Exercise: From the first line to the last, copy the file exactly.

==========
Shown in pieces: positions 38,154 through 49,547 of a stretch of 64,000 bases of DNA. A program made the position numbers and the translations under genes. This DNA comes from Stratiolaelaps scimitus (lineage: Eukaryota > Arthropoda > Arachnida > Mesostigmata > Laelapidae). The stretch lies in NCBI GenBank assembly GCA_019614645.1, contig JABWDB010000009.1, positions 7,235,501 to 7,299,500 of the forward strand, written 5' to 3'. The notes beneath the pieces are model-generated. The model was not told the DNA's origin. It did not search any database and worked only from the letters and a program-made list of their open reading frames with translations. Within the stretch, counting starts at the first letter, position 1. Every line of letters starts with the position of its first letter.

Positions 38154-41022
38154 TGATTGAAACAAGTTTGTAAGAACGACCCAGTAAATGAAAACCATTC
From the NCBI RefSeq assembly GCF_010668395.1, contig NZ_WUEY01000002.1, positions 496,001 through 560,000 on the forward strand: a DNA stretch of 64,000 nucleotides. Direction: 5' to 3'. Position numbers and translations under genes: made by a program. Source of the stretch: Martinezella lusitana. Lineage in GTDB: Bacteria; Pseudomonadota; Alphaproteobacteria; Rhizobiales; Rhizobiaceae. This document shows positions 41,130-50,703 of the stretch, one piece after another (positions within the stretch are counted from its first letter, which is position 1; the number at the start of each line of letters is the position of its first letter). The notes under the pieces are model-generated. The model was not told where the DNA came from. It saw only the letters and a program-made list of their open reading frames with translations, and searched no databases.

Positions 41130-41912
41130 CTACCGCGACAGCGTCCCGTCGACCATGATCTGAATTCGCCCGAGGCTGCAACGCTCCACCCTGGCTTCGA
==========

Shown in pieces: positions 38,154 through 49,547 of a stretch of 64,000 bases of DNA. A program made the position numbers and the translations under genes. This DNA comes from Stratiolaelaps scimitus (lineage: Eukaryota > Arthropoda > Arachnida > Mesostigmata > Laelapidae). The stretch lies in NCBI GenBank assembly GCA_019614645.1, contig JABWDB010000009.1, positions 7,235,501 to 7,299,500 of the forward strand, written 5' to 3'. The notes beneath the pieces are model-generated. The model was not told the DNA's origin. It did not search any database and worked only from the letters and a program-made list of their open reading frames with translations. Within the stretch, counting starts at the first letter, position 1. Every line of letters starts with the position of its first letter.

Positions 38154-41022
38154 TGATTGAAACAAGTTTGTAAGAACGACCCAGTAAATGAAAACCATTC
From the NCBI RefSeq assembly GCF_010668395.1, contig NZ_WUEY01000002.1, positions 496,001 through 560,000 on the forward strand: a DNA stretch of 64,000 nucleotides. Direction: 5' to 3'. Position numbers and translations under genes: made by a program. Source of the stretch: Martinezella lusitana. Lineage in GTDB: Bacteria; Pseudomonadota; Alphaproteobacteria; Rhizobiales; Rhizobiaceae. This document shows positions 41,130-50,703 of the stretch, one piece after another (positions within the stretch are counted from its first letter, which is position 1; the number at the start of each line of letters is the position of its first letter). The notes under the pieces are model-generated. The model was not told where the DNA came from. It saw only the letters and a program-made list of their open reading frames with translations, and searched no databases.

Positions 41130-41912
41130 CTACCGCGACAGCGTCCCGTCGACCATGATCTGAATTCGCCCGAGGCTGCAACGCTCCACCCTGGCTTCGA